Protect quality time
Caution: Don't spend all your hours working. Keep time for the kids. Knowing how important that dollar is to your family, the temptation will be to grab every single one you can get your hands on. Don't fall for it! Your kids NEED you! You will reap rewards later if you protect that bonding time with them now.
Know that there is hope
I have five kids. Two are up and out, three are still living at home currently. I really am not anxious for them to move out. I hope they stick around. They encourage me, even my most critical, tell-it-like-it-is, even-if-it-hurts child. "Do what you know, mom. You're good at it! Even if you don't make a lot of money, you'll make a little." The support of my kids... priceless!!!
Evidence: They leave me personal notes - on my desk in my home office, in my purse, on the kitchen counter. They're encouraging. They see me trying very hard to meet their needs. They see me struggle. They see me fail. They see me try, try again. They know I am doing everything in my power to make their lives comfortable. They know they are valuable, precious to someone... me. In return, they try to do the same for me. They try to make my life easier. Sometimes they feel guilty for asking me to do things for them. They know I'm busy, or tired, or frustrated. They sometimes forget that they were trying to encourage, and instead whine. They're human. I whine sometimes, too. I expect it... occasionally.
Don't put it in park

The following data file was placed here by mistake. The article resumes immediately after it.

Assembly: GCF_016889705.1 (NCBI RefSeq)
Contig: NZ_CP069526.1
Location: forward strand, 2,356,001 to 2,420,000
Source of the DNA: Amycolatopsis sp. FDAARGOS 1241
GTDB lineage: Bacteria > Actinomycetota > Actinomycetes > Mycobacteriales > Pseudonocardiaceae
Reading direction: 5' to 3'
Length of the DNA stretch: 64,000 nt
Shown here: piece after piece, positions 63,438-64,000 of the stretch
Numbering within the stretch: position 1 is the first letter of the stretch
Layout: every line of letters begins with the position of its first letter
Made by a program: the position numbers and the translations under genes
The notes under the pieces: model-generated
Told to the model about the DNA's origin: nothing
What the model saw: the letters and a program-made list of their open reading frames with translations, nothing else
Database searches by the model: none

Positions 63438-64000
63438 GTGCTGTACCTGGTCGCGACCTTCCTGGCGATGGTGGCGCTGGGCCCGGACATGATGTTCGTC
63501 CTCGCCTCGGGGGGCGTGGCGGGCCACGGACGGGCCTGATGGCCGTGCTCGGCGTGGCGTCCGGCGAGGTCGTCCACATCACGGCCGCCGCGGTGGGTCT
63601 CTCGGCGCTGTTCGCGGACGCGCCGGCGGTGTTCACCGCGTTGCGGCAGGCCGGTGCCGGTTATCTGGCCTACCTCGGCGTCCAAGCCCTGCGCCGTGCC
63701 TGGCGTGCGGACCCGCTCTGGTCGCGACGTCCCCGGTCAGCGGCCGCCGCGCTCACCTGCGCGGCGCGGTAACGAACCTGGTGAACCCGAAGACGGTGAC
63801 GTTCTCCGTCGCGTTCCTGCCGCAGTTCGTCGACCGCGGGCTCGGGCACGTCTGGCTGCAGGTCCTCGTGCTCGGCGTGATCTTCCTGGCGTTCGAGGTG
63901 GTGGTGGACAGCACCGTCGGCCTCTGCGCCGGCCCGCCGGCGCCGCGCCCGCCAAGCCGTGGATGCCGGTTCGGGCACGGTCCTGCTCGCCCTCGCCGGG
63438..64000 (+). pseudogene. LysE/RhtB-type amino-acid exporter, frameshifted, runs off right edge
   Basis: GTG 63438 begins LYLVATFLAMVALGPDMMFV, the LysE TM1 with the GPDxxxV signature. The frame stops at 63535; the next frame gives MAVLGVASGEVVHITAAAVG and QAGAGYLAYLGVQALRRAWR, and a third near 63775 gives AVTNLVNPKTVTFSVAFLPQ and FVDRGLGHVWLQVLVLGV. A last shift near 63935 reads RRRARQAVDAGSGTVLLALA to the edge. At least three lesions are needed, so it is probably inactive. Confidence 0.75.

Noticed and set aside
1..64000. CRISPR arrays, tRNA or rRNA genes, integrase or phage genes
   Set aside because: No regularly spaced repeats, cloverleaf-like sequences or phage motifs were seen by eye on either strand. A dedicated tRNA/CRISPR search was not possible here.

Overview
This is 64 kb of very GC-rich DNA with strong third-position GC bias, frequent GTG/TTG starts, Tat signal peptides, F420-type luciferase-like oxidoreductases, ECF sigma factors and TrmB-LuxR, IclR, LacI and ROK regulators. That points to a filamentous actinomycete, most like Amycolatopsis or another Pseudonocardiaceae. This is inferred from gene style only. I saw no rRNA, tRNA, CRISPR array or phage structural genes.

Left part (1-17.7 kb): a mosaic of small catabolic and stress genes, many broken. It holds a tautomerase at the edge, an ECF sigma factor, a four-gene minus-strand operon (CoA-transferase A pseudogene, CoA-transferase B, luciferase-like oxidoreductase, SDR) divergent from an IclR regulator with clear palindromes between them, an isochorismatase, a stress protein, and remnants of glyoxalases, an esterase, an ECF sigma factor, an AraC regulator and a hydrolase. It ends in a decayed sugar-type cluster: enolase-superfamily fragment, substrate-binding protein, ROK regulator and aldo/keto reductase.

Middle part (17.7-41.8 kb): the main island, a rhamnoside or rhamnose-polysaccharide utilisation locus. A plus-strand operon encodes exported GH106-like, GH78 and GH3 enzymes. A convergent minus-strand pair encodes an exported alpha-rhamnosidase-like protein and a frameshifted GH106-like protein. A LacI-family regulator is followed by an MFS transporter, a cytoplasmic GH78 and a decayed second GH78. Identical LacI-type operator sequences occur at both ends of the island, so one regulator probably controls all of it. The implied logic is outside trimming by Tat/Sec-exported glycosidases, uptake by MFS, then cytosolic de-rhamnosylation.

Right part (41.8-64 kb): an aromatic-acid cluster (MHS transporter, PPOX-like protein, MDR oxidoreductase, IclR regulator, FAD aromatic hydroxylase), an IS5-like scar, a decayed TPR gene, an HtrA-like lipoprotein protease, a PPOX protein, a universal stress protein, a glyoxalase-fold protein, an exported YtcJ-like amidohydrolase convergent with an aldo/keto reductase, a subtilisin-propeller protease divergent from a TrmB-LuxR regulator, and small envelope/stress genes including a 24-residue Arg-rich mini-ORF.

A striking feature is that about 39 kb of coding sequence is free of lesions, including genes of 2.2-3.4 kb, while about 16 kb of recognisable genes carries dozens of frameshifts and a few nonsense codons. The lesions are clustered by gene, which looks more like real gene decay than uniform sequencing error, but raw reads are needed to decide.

One last thought for the "still marrieds": Don't sit idly by, expecting that you will always be taken care of. Take care of yourself too. There is a chance, no matter how strong your marriage is, that you'll have to do things on your own someday. Maybe you won't get divorced; but what if your other half dies? Or a bear carries them into the wilderness, never to be seen again?
Be smart. Be prepared. Learn things. Do things - NOW, while you can. If you don't need money, volunteer. Go to school. Be useful. Do things that you can put on a resume later.
I know. I know. You won't need it. You can always do it later. That doesn't apply to you.
Don't be fooled. Develop your skills. Do something you love. Later, you can use it to make money, pay bills, support your family. Just in case. Please, I'm begging you. Do NOT be idle!
Hey, life will hand you lemons. Take them! Use them! Worst-case scenario - you have contributed to your family's well-being. You can NEVER go wrong there!
Tammy McConnell was a stay-at-home mom for 19 years! Then, the unspeakable happened. She found herself at a crossroads, with 4 teenagers and a grown daughter to pilot into and through adulthood, alone. It IS possible to pick yourself up, dust yourself off, and move on! She uses her website, growing-home.net, to encourage others like her, to do just that.